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Monday, February 10, 2014

UNHITCHED (THE BEST MAN) -- movie review by porfle

(NOTE: This review originally appeared at in 2006.)

Ollie (Stuart Townsend, THE LEAGUE OF EXTRAORDINARY GENTLEMEN) has two best friends--the handsome, successful James (Steve John Shepherd), and Ollie's roommate, a nebbishy Seth Green-lookalike named Murray (Seth Green).  James and Murray hate each other.  When James decides to get married and picks Ollie as his best man, comedy-type complications ensue when Ollie falls in love with the prospective bride, Sarah (the very cute Amy Smart of RAT RACE and STARSHIP TROOPERS). 

So, Murray hatches a devious plan to break up James and Sarah and get her and Ollie together.  (Okay, now watch this--I'm about to work the film's title into my next sentence.)  In other words, Murray is determined to keep James and Sarah...UNHITCHED (2006).  (See?  Clever, huh?)

This is a romantic comedy, so there are certain things you just know are going to happen.  First, Sarah is going to fall in love with Ollie and regret being engaged to James.  That's a given--we've seen this sort of thing before. 

Second, James is going to turn out to be a real jerk after all, so that instead of feeling sorry for him, we'll be glad when he loses Sarah to Ollie. 

Third, all of this is going to be alternately too cute and too sappy, and the comedy relief character--Murray--will be relied upon to funny things up now and then, with varying results. 
And fourth, I will never, ever watch this movie again, ever.  But of course, that's just me.  If you're into chick flicks, this may be right up your alley.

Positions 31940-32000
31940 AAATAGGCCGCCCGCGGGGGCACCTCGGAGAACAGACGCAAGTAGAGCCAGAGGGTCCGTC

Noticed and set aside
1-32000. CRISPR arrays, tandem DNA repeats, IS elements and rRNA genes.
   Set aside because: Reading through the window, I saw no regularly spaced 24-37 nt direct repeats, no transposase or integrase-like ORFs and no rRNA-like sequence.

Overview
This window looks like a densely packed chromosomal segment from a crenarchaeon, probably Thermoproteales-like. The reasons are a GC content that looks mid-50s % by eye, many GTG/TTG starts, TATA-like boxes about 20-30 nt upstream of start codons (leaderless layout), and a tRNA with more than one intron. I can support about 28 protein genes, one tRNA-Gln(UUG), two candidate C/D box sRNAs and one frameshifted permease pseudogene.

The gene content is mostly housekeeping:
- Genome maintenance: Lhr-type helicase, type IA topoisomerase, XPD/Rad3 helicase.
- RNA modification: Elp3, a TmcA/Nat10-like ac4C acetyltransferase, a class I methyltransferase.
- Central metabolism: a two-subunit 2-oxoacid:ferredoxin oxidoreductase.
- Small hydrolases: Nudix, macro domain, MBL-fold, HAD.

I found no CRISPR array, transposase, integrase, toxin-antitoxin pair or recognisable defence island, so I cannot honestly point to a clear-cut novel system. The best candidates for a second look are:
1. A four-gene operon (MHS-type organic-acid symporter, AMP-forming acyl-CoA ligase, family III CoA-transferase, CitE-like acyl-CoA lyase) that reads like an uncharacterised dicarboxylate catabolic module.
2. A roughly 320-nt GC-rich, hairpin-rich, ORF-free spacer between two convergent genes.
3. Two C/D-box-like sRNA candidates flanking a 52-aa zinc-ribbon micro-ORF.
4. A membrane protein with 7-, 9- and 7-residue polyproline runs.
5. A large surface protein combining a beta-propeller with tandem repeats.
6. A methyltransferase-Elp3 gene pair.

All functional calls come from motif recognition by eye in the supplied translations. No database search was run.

Ollie and Sarah first meet at a get-together she and James are having to celebrate their impending nuptials.  Ollie, whose bitchy boss Dana (Anna Chancellor) has kept him overtime again at the Women's Self-Help Books Publishing Company, where he works taking phone messages for her although he dreams of being an author but suffers from terminal writer's block, arrives late covered in pigeon crap (don't ask), falls down the stairs into the livingroom, and almost kills the bride's parents with a nine-iron when he tries out James' new virtual golf game, splitting the crotch of his pants in the bargain. 

This sequence reminded me a bit of Blake Edwards' hilarious comedy THE PARTY with Peter Sellers, and it looked as though UNHITCHED might be a pretty funny movie.  But alas, such amusing antics would turn out to be sporadic at best. 

Anyway, Ollie and Sarah meet, like I said, and yes, they meet cute. In fact, just about every time they encounter each other from then on, it's one "meet cute" after another.  Well, it's love at first sight for Ollie, and strangely enough, Sarah seems smitten with him right off the bat as well. 

So we're thinking, "Ah-ha!  This James guy must be a huge turd!"  But no, he surprises us by seeming like a pretty nice guy--boring, but nice--and we think, "Hey, wait a minute...we're supposed to feel good when Ollie steals Sarah away from him!" 

Sure enough, when Ollie's friend Murray (the guy who looks just like Seth Green because he's played by Seth Green) wages a successful smear campaign that has Sarah on the verge of walking out on James, we feel bad, and darn it, that's just not how these things are supposed to work.